Telemedicine is one of the emerging healthcare technologies that is revolutionizing our routines and lifestyles. Its mission? Don't make a physical check-up necessary. But telemedicine is not only about sending a picture of your wound on WhatsApp to your doctor. Its main innovative branches include: tele-consultation, telemonitoring, telecardiology (remote diagnosis), but also teleradiology (expert consultation) and telelearning.
An interesting example is Cognihub, an Indian organization that uses virtual reality to treat patients affected by different disorders, including pre/post-chemo cancer rehabilitation. They have demonstrated that remote care helps reduce anxiety, pain perception, and the assumption of opioids.
Indeed, the remote healthcare market is rapidly growing. According to forecasts, it is expected to rise from $79.79 billion in 2020 to $396.76 billion in 2027, which means that, as compared to the time before COVID-19 hit, it's 38 times higher.
Keep reading to learn why the evolution of telemedicine is shaping our future, but still with a few doubts.
- Telehealth lowers healthcare costs drastically. Just think about the travel costs for both medical staff and patients.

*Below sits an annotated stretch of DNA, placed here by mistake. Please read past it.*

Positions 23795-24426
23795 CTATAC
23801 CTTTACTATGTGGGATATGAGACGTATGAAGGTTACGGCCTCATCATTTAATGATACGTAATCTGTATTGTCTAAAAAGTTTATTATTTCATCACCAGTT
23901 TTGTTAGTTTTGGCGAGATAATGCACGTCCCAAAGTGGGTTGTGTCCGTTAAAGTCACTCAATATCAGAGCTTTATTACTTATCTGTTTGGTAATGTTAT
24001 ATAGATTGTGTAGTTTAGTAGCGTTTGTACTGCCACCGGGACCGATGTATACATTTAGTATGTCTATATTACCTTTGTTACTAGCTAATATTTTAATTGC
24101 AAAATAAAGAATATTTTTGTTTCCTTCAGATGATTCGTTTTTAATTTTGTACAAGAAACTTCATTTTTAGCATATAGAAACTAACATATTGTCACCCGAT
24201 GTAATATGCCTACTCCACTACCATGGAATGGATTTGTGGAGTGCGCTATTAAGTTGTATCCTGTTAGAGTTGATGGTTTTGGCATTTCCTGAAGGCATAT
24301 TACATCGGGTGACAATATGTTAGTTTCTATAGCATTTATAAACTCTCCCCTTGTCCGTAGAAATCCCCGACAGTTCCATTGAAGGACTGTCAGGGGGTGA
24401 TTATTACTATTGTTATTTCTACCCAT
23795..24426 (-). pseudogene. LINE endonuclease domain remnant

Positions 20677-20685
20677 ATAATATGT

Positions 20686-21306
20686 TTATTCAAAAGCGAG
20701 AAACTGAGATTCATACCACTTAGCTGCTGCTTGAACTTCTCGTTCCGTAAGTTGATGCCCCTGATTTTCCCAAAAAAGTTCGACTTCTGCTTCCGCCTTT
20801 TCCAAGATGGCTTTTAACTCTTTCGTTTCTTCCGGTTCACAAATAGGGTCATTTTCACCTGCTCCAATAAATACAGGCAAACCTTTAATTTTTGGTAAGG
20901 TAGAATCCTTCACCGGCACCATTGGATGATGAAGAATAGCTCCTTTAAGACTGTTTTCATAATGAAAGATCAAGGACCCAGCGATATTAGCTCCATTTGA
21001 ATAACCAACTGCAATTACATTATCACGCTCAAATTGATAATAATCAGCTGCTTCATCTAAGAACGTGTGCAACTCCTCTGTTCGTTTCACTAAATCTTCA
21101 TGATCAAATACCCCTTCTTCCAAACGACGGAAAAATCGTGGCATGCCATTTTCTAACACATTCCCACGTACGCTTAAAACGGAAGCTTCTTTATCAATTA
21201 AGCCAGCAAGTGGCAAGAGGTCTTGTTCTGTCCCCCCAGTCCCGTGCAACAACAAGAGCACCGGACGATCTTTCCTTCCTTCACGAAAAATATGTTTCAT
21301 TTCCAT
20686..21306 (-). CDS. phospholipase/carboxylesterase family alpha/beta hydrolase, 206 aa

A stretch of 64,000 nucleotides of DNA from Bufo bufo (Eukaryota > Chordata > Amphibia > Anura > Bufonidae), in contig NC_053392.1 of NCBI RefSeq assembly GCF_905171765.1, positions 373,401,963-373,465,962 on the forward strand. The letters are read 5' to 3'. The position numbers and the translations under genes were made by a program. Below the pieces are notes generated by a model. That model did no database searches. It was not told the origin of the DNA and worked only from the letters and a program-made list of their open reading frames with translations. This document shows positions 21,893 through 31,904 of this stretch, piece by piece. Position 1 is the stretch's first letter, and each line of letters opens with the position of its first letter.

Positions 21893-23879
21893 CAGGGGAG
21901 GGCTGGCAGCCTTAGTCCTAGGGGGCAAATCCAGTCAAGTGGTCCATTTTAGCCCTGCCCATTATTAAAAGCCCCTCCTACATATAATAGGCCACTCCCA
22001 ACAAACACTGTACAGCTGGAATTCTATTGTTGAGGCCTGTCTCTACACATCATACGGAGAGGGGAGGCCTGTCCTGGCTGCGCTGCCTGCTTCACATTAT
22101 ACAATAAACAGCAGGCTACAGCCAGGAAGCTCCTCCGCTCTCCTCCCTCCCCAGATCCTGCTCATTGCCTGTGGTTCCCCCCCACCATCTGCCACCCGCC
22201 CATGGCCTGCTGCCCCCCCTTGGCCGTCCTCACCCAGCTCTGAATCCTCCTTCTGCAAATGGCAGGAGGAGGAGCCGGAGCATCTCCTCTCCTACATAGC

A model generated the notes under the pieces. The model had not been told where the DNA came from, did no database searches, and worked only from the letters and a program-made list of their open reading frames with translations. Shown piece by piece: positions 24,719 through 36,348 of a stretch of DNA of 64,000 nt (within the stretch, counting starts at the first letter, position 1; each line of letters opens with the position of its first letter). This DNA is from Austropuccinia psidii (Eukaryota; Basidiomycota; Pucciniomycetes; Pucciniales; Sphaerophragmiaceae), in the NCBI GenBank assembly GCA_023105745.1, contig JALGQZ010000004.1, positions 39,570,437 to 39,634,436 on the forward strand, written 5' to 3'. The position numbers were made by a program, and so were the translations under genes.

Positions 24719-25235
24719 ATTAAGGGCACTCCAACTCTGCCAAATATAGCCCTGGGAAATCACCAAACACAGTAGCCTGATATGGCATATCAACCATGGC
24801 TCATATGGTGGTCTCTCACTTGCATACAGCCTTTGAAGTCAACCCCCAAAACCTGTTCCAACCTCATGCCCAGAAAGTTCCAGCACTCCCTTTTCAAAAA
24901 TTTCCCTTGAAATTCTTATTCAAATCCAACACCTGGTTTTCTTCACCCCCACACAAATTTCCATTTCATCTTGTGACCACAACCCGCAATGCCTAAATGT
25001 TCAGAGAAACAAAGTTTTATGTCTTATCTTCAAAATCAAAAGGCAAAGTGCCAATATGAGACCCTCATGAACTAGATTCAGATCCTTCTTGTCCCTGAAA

- It’s also convenient because it reduces unnecessary non-urgent ER visits (which is also better for overcrowding in hospitals).
- Telehealth is also more efficient. It automates administrative processes and data management, making employees concentrate on different tasks and making the entire process quicker and smoother.
- The spread of viruses is reduced. The risk of getting infected (and infecting) is minimized.
- It also allows doctors to switch to flexible hours and adhere to a work-from-home policy (whose benefits are another story).
- In addition to all of these advantages, telehealth also draws in new patients, which means profit. New people, higher revenue. Again.
- One of the main drawbacks of telehealth is the protection of private data. Many people worry about whether doctors follow privacy and software development laws.
- Also, suppose you have access to a computer and you can download a specific app for telehealth (however, this must not be underestimated and this is a drawback itself). What if you don’t have a good connection? What if the webcam doesn’t work or if the quality of the video is poor? Can’t it affect and compromise the overall process? Will that be reliable then?
- In order for telemedicine to work properly, it’s also necessary to comply with cloud hosting solutions to store all the data safely.
Telehealth is seen by many as the future of the healthcare industry. COVID-19 definitely played a massive role in this digital transition (as in many other sectors), and telemedicine is rapidly becoming more and more popular.
But when will telehealth actually become a reality? Below are the forecasts and market reports, according to our InnovationGraph. Enjoy the reading and get back to us if you have any questions.
Stay tuned for our next blog!